MAP MONDAY: States with the Best & Worst Early Education Systems

Did you know that despite being one of 12 states in the country to have Pre-K programs in 100% of school districts, Georgia still ranks 45th for access to early education?

That’s among the findings in the latest study on states with the best and worst early education systems. In order to determine the best early education systems in America, personal financial website WalletHub compared the 50 states and the District of Columbia across 12 key metrics. The data set ranges from share of school districts that offer a state pre-K program to number of pre-K quality benchmarks met and total reported spending per child enrolled in pre-K.

Source: WalletHub
States with the Best Early Education SystemsStates with the Worst Early Education Systems
1. Arkansas42. New York
2. Nebraska43. Montana
3. District of Columbia44. Idaho
4. Maryland45. Kansas
5. Alabama46. New Hampshire
6. Rhode Island47. Minnesota
7. Vermont48. Massachusetts
8. West Virginia49. Missouri
9. New Jersey50. North Dakota
10. Oregon51. Indiana

Georgia ranked No. 30 in the nation.
Access: 45th
Quality: 9th
Resources & Economic Support: 33rd

artwork 2021 best and worst states for early education

Best vs. Worst

  • 12 states, such as Alabama, Florida, Georgia, Oklahoma and South Carolina, have the highest share of school districts that offer a state pre-K program, 100 percent, which is 9.7 times higher than in New Jersey, the state with the lowest at 10.33 percent.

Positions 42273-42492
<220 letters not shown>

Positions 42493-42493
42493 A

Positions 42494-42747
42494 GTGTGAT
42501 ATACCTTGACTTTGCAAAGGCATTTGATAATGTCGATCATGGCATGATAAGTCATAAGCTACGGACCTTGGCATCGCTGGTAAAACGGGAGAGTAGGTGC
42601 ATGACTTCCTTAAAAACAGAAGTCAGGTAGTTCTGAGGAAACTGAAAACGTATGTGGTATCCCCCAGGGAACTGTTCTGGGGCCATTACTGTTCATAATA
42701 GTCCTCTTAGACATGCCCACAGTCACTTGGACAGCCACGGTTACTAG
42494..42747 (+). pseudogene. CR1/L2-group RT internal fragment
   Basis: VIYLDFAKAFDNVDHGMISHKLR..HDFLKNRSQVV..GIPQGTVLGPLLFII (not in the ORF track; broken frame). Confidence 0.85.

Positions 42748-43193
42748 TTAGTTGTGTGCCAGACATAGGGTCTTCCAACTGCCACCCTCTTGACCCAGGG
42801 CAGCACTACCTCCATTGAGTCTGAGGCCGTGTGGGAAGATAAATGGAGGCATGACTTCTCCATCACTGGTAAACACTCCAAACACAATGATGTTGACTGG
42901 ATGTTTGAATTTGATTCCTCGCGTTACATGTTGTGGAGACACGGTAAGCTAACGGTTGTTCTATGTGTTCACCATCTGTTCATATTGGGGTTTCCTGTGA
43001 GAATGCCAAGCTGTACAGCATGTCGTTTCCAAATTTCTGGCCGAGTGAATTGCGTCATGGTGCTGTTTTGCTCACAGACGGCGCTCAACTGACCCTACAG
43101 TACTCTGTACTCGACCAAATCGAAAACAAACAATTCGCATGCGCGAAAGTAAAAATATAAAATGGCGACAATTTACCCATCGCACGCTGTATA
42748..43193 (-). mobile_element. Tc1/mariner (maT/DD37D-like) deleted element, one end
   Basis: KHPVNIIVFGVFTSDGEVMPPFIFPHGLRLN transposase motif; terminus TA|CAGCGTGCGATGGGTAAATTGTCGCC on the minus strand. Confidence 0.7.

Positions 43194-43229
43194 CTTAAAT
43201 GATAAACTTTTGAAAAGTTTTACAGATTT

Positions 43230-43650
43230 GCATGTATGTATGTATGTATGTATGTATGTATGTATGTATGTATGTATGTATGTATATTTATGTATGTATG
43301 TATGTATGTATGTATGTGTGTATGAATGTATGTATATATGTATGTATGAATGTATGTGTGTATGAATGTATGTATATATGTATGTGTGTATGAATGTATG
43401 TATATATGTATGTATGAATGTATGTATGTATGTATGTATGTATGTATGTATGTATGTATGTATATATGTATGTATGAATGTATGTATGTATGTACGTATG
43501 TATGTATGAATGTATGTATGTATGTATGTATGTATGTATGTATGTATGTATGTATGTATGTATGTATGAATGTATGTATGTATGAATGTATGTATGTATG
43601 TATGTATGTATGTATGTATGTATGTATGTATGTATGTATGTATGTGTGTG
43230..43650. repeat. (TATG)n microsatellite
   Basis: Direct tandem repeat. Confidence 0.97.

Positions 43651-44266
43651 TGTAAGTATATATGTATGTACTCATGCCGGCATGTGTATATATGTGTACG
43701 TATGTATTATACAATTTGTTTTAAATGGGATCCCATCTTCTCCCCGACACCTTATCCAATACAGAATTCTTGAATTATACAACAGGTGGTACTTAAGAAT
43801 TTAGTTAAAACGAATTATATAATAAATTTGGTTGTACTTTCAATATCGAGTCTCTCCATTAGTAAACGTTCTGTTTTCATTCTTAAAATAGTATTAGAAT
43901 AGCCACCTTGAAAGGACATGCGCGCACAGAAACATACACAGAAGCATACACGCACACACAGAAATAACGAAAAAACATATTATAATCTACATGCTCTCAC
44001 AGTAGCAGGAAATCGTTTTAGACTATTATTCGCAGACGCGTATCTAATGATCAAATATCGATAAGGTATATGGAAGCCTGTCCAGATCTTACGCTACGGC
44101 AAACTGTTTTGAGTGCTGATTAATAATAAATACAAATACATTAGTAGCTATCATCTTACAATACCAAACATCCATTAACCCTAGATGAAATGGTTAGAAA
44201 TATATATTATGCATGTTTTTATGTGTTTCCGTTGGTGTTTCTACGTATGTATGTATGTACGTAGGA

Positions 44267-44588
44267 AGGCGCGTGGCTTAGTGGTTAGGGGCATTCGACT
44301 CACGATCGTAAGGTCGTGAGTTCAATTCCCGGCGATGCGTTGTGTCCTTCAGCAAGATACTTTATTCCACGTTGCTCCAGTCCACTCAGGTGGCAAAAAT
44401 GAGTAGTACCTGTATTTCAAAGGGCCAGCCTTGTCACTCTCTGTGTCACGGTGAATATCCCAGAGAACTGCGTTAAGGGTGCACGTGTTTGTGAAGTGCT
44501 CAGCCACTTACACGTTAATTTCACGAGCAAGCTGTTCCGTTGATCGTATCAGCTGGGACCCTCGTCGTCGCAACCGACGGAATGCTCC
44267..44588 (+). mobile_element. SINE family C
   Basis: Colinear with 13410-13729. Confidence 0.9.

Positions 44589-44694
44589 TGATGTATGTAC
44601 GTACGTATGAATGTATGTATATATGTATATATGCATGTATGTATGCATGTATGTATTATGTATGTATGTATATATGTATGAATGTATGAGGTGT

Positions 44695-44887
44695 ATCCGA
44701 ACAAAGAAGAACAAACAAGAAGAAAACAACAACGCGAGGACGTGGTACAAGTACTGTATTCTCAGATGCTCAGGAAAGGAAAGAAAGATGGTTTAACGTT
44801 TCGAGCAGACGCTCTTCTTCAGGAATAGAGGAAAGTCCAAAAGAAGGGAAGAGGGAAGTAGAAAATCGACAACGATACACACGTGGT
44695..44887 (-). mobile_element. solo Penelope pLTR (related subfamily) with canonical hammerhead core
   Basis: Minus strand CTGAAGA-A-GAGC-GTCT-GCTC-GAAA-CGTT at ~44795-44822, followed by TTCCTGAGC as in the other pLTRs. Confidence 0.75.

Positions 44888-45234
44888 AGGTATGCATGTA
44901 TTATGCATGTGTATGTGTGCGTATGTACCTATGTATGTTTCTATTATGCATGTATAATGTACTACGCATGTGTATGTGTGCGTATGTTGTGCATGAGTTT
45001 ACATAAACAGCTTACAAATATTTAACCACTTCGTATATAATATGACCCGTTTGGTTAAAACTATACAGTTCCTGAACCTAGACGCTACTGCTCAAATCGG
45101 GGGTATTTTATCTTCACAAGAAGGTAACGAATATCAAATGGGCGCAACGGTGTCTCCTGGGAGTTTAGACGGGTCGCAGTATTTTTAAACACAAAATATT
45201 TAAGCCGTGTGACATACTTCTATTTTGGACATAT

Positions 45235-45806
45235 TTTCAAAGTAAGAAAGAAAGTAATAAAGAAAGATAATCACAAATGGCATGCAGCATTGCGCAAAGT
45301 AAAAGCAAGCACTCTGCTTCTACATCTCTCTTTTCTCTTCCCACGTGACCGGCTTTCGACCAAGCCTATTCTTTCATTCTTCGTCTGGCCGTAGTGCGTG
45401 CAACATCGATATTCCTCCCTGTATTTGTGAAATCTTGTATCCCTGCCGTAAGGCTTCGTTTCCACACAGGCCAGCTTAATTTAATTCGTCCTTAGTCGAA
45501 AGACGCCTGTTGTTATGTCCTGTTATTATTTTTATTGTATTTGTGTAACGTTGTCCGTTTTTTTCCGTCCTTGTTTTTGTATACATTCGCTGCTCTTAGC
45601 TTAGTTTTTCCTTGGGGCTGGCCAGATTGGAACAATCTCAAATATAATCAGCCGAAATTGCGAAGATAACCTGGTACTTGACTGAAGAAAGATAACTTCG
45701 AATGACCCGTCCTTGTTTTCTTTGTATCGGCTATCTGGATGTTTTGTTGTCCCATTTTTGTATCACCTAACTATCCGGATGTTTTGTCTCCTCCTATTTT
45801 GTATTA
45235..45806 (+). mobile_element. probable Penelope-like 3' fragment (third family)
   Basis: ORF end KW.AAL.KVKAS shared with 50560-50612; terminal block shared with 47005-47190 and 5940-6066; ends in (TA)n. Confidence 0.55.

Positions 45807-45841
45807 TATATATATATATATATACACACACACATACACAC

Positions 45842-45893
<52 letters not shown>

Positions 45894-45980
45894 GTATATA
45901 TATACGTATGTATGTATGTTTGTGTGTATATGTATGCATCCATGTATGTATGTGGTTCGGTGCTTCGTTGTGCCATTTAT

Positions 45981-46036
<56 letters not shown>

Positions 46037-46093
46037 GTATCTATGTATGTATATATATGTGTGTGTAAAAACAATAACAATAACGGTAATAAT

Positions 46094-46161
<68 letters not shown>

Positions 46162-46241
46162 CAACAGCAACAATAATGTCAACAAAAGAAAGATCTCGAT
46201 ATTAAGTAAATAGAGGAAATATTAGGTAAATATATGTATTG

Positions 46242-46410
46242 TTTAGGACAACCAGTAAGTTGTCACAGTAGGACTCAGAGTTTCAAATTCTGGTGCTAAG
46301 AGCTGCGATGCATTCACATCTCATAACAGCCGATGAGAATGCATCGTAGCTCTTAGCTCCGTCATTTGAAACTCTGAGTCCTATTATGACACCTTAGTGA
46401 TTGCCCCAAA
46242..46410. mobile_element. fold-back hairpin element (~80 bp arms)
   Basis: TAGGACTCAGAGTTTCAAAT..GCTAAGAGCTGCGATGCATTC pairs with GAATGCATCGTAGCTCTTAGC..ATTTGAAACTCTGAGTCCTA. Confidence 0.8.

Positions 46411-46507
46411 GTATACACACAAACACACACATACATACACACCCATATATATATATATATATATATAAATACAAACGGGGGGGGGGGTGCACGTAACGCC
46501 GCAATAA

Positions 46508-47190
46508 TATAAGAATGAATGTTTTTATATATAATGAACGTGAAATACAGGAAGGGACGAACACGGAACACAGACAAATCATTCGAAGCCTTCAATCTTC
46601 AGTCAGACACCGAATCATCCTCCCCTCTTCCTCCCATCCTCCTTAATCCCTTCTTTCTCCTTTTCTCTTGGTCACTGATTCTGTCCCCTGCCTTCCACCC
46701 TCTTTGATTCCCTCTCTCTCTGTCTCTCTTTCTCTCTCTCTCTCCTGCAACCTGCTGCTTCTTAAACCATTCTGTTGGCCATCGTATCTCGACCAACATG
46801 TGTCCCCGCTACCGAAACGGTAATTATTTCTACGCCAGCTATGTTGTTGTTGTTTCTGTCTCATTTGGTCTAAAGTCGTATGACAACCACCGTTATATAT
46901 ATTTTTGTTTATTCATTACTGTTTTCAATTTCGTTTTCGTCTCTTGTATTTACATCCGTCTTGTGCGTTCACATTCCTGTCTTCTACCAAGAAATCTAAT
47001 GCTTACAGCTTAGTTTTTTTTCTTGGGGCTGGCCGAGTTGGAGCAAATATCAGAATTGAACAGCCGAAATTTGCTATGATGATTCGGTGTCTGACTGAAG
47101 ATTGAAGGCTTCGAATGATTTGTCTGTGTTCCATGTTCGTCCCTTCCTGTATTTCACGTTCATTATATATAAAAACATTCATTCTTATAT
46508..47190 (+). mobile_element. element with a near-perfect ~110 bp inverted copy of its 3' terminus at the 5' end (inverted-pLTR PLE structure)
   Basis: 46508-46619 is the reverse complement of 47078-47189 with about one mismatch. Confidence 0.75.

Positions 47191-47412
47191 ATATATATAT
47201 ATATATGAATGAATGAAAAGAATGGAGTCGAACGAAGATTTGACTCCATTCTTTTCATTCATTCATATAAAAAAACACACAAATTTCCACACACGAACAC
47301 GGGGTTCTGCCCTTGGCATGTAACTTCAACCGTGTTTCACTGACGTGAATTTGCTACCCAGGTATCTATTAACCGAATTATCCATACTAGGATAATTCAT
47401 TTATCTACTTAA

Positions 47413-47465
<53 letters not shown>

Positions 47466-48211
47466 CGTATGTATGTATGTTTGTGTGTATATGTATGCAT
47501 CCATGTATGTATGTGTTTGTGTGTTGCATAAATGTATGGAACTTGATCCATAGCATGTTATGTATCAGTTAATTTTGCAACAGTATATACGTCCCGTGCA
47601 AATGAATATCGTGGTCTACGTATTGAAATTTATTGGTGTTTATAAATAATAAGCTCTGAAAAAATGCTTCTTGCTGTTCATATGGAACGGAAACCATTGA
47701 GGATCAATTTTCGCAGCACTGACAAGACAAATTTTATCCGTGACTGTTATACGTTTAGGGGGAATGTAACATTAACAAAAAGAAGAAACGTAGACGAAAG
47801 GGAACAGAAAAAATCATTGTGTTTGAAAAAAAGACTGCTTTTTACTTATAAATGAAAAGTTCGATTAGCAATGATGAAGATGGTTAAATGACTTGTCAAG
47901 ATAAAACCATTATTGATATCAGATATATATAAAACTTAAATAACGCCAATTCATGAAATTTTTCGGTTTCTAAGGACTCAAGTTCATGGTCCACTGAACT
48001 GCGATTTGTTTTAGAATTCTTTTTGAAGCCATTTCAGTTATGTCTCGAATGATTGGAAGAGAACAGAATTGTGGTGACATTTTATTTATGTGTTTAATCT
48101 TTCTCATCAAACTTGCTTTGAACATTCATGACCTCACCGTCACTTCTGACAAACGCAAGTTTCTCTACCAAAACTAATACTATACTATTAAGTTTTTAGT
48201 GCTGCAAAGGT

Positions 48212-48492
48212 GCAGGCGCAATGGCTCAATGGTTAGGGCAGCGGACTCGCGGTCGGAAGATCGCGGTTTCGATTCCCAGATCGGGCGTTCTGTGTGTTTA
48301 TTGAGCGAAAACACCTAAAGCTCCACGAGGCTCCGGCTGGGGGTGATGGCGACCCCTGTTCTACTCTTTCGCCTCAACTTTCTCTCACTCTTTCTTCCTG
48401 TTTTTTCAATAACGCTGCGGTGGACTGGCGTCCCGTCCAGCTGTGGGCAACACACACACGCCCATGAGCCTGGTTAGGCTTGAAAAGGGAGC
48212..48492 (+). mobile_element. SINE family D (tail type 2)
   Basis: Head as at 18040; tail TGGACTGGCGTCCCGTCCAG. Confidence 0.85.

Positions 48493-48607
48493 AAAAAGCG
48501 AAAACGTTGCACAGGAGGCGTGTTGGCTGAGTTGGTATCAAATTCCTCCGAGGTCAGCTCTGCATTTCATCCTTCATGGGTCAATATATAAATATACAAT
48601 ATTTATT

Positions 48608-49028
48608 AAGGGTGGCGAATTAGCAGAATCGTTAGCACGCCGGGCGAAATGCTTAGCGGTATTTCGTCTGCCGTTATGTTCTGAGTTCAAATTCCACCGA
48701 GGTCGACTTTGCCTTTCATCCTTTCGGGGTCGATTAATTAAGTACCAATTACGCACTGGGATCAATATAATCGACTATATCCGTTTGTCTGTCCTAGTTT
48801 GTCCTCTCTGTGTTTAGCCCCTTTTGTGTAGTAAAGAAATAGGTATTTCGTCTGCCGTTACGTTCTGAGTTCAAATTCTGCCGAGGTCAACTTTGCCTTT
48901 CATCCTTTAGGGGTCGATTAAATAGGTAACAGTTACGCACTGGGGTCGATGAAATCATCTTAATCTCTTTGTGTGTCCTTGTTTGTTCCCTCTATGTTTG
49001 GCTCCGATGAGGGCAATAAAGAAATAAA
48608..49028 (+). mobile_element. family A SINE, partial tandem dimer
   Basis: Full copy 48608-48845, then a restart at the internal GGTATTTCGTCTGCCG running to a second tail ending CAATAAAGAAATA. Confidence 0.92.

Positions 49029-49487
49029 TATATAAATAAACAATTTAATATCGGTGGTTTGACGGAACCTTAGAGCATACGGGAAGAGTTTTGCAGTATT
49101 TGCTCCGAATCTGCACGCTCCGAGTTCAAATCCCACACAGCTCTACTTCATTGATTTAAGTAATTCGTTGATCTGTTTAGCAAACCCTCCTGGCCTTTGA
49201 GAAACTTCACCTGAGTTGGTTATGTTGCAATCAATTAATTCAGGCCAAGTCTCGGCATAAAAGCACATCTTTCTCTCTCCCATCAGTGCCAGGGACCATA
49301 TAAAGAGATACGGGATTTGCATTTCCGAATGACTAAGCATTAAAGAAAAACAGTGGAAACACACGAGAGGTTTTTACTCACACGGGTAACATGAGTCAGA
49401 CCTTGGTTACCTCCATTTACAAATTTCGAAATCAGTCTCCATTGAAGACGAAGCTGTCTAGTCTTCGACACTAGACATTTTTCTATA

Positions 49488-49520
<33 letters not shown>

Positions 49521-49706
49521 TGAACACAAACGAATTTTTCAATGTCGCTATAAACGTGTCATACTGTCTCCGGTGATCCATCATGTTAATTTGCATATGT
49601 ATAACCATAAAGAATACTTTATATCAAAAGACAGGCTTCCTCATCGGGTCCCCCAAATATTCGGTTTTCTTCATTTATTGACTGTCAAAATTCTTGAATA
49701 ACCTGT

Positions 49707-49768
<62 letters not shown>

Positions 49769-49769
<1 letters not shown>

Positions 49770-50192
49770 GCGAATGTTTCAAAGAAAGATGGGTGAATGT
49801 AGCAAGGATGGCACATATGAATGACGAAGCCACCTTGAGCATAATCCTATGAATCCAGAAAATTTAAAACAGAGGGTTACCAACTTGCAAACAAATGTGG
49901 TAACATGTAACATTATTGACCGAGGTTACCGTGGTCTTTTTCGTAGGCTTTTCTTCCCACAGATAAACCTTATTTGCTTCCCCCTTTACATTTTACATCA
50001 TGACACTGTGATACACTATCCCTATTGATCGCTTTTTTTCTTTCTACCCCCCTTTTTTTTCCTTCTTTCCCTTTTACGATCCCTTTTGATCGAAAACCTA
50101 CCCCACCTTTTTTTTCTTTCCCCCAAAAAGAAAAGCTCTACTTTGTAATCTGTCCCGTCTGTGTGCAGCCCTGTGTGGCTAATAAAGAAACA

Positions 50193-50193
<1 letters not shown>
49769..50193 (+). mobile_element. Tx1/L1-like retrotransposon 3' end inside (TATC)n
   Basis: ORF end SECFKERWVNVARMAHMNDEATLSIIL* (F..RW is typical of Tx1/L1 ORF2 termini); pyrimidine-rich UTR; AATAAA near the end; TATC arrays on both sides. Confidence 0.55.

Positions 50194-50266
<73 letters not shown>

• Vermont has the highest share of 4-year-olds enrolled in pre-K, pre-K Special Education and Head Start programs, 84.30 percent, which is 6.7 times higher than in Idaho, the state with the lowest at 12.50 percent.
  • Hawaii has the highest income requirement for state pre-K eligibility, $60,120, which is 6.9 times higher than in Minnesota, which has one of the lowest at $8,710.
  • The District of Columbia has the highest total spending per child enrolled in preschool, $19,463, which is 36.9 times higher than in North Dakota, which has one of the lowest at $527.
  • South Carolina, Maryland and New York have some of the lowest monthly child care co-payment fees (as share of family income), 1 percent, which is 16 times lower than in Hawaii, the state with the highest at 16 percent.

Read the full report and methodology here.

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